Exchange 2010 Migration Making An Impact On Bottom Line

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How many times a day do you rely on Outlook to get a job done?  In today’s office environment it’s the skeletal structure of productivity.  Emails, reminders, internal file sharing – all of this relies on the massive brain of Outlook.  And behind the curtain of Outlook lies the Microsoft exchange server.  The importance of keeping this infrastructure current and functional is the reason behind Exchange 2010 migration.  Keep reading for a summary of some of the key advantages of an Exchange 2010 migration.

Reduced hardware costs

An Exchange 2010 migration should make a notable impact on the bottom line: the results of a Microsoft case study demonstrate that the new platform should reduce hardware costs by 75% compared to Exchange 2007.  For those keen to reduce hardware costs even further, moving exchange functions to the cloud will facilitate much leaner capital and maintenance budgets in the long term.

High availability

Improved high-availability is a major selling point of Exchange 2010 migration.  High availability is a software system feature that ensures a pre-defined level of operational performance is always maintained and will not be interrupted for any reason. Microsoft aims to be operational 99.99% of the time – not an easy task given the multitude of small components and processes that are all necessary to the proper functioning of the whole. Rolling smoothly through a glitch in any of these moving parts requires some pretty invincible backup and failover processes.

The database availability group (DAG) is the new poster child for high availability and facilitates continuous replication and high-availability failover for Exchange 2010 migration.  Multiple servers interact in the DAG to create copies of database information that may be housed in different physical locations, bolstering disaster recovery strength. Organizations can supplement their onsite backups by storing a second set of database copies with an online host such as Webhosting.net.  Technically speaking, DAG allows replication on a database level (vs.  at the server level in Exchange 2010) which gives IT administrators  more options for accessing and manipulating mailbox information in case any hiccups do occur.

Reduced I/O requirements

A common metric in evaluating server performance is IOPS, which measures the input/output operations a computer storage application can write in a second.  IOPS is of utmost importance in an Exchange 2010 migration where data is being constantly written and queried and system performance is contingent on data manipulation speed.  However, high IOPS environments eat away at valuable disk space so Microsoft aims to reduce the IOPS requirements of each successive exchange environment. The Exchange 2010 migration includes a newly flattened database schema which is far less complex than its predecessors.  The new database architecture is designed to store mailbox databases and related working files on the same 1 TB SATA disk which reduces the number of operations necessary to complete the same query.  In terms of hard numbers, the new database architecture advertises a hearty reduction to IOPS of up to 50%. Now organizations are free to scale up volume without the associated hardware costs or cut-back current machines without any negative impact on performance.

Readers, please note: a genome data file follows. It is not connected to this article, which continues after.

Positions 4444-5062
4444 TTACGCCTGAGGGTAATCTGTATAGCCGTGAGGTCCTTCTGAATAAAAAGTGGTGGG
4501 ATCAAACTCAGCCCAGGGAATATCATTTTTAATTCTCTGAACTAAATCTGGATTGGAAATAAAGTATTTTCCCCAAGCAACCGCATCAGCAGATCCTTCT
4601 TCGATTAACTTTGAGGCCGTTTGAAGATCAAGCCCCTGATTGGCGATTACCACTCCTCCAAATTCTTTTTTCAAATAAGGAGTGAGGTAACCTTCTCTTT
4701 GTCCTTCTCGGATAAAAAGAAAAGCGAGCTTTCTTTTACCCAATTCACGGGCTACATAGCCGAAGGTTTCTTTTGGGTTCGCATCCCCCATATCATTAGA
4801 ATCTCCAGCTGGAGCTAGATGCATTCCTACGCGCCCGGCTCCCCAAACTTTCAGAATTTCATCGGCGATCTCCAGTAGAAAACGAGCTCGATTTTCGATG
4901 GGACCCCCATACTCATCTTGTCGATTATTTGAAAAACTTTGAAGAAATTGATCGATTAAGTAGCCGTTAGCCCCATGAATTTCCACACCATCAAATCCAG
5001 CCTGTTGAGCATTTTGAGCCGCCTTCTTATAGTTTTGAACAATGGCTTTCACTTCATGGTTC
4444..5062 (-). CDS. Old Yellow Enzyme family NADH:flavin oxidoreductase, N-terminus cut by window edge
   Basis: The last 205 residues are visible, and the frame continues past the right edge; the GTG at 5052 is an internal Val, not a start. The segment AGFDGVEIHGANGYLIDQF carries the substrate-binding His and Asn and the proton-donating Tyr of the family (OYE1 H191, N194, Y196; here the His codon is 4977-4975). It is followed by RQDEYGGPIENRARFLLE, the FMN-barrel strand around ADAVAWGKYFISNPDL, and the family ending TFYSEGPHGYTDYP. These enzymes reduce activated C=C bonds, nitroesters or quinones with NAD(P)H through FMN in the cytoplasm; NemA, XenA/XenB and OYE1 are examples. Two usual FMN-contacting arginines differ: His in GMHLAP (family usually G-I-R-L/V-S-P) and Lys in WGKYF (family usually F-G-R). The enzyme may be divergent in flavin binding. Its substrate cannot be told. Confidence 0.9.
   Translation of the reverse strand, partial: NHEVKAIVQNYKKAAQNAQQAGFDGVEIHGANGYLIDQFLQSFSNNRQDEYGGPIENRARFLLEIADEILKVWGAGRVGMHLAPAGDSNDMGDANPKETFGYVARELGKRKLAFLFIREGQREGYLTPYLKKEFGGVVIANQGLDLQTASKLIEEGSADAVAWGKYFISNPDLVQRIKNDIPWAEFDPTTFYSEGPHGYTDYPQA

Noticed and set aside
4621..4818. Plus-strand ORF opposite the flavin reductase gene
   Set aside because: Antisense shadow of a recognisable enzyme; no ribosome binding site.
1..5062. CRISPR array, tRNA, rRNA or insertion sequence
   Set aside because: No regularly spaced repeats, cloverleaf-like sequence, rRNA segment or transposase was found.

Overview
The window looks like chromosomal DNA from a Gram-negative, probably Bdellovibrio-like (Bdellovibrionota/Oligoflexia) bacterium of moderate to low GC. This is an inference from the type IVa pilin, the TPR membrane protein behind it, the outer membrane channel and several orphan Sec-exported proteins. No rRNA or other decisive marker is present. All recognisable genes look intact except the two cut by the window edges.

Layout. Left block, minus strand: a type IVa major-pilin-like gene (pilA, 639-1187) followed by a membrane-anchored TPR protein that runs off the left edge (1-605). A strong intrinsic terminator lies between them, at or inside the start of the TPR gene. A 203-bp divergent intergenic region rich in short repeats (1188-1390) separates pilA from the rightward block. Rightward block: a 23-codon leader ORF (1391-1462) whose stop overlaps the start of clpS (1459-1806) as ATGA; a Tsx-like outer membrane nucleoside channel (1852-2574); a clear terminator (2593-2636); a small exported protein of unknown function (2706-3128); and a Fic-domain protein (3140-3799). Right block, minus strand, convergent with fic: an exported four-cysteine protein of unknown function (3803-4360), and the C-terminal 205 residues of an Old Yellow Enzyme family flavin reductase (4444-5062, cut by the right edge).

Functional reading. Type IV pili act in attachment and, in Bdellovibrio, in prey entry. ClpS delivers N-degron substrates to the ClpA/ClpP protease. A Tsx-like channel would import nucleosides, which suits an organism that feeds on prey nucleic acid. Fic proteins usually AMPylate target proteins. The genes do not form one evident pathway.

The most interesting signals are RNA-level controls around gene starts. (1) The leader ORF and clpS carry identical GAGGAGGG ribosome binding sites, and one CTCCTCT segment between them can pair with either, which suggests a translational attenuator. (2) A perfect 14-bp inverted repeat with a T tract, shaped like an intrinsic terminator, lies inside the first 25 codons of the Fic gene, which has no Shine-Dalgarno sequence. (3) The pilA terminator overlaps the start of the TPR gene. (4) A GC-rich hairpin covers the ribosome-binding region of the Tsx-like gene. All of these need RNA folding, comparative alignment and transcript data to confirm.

Improved user interface

The organizational effects of an Exchange 2010 migration will trickle down to the end-user in the form of various improvements to the user interface.  The new non-Microsoft compatibility feature of Exchange 2010 should pacify Mac users who were previously overlooked in the Outlook web access experience.  The renamed Outlook web app is now designed to integrate smoothly into other platforms such as Safari and delivers a solid email and calendaring experience to Office-ers and Mac-centrics alike.  In fact, the Outlook web app aims to provide a full-fledged Outlook experience to users accessing the system remotely through a web browser.  Features like favorites, search folders, a newly developed conversation view and integration with Office communicator and SMS are now all available all the time, without having to access the company network.   Frequent travelers and employees working from home will notice substantial efficiencies with the wider coverage of Outlook web app. With the improvements to the way information is accessed and protected and the features of a revamped user interface, the benefits of the new offering are plentiful.  Contact Webhosting.net for more information on how an Exchange 2010 migration can benefit you and how to get started.

 

 

 

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